Carlos Enriquez

Carlos Enriquez (1901 – 1957) Cuban

Carlos Enriquez Gomez. Born in Zulueta,(Villa Clara) Cuba 1900. Died Havana, (Finca Huron Azul) 1957.
Carlos Enriquez formal artistic training was scant, yet he had a college education and was an avid reader. In 1918-19 he took painting classes while in high school at the Escolapios in Guanabacoa and in 1924, after graduating from business school in Philadelphia, he briefly attended the Pennsylvania Academy of Fine Arts. He returned to Cuba in 1925 with the painter Alice Neel, whom he married that year. In Havana, Carlos Enriquez worked at the Independent Coal Company, drew and painted in his spared time, and participated in the earliest manifestations of modernism in Cuban painting. Conscious of the need to expand his artistic knowledge and potential, he left Havana for the United States and then Europe.
Carlos Enriquez lived in New York from 1927 to 1930 and in Paris and Madrid from 1930 to 1933. Among the most important experiences of those formative years were his visits to the Metropolitan, Prado, and Louvre museums, his endless conversations with artists and intellectuals of many nationalities at the cafe Le Dome in Paris, and his contact with surrealism. Given the evidence of his work, he was attracted to the surrealism of Federico Garcia Lorca, early Salvador Dali, and late Francis Picabia as far as their use of superimposed images and erotic subject matter is concerned.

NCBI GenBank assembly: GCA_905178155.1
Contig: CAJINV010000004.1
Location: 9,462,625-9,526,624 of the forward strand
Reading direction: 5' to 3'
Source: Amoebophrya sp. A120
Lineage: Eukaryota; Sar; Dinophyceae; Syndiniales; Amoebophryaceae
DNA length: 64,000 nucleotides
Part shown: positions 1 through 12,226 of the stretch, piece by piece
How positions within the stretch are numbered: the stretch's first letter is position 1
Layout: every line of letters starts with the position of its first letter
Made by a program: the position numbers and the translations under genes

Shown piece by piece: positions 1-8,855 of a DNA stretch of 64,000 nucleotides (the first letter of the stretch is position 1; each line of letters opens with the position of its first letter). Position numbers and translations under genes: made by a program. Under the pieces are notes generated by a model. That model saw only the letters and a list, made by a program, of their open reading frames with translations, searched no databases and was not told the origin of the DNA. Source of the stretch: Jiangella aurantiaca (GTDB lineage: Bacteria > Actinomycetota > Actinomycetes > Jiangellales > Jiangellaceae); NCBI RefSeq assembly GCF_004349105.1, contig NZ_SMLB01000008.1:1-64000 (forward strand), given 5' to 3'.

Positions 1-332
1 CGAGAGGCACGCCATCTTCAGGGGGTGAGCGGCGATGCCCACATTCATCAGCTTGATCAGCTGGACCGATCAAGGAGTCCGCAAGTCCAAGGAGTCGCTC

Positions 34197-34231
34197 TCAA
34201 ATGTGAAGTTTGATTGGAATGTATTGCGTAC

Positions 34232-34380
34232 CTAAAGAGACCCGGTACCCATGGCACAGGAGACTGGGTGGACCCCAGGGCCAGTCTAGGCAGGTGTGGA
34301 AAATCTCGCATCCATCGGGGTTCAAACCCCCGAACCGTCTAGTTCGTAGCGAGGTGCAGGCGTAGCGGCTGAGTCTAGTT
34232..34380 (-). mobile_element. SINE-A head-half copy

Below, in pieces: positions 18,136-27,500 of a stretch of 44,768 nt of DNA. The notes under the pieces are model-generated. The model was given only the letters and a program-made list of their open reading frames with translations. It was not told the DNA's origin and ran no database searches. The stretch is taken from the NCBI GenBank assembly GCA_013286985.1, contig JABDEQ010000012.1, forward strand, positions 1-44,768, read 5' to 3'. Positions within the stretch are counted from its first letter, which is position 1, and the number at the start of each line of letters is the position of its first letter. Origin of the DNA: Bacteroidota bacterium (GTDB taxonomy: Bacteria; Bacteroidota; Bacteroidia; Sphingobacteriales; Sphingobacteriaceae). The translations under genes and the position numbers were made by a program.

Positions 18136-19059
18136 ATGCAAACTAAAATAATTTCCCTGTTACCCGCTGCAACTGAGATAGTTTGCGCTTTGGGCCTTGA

Carlos Enriquez returned to Cuba in 1934 and, like the case of the other vanguardia artists, the rencounter with his native land provided the catalyst for his mature style and his commitment to express Cuban realities and myths. Using a personal visual language of fluid lines, overlapping color forms, and dynamic figure compositions, he represented the Cuban countryside, its inhabitants, and folklore. Poor peasants, heroic legendary and historical figures, sensual women, restless horses, and windy landscapes of palm trees and rolling hills are the main characters and setting for “creole ballads” of confrontation, eroticism, and conflict. The subjects were often inspired by popular myths and social realities. He also painted portraits of friends, many nudes, and some still lifes. Although basically a painter, Carlos Enriquez was an estimable writer. He published essays and letters on his art as well as three novels: Tilin Garcia (I939), La vuelta del Chencho (written 1942, published 1960), and La feria de Guaicanama (written 1942, published 1960). His paintings and drawings are in the collections of the National Museum of Cuba, El Huron Azul (his home turned museum in the outskirts of Havana), the Museum of Modern Art in New York, the Cuban Foundation Museum in Daytona Beach, and the Cuban Museum of Art and Culture in Miami. The latter institution organized a major exhibition of his work in 1986. His paintings and drawings are also in private collections in Cuba, Latin America, the United States, and Europe.

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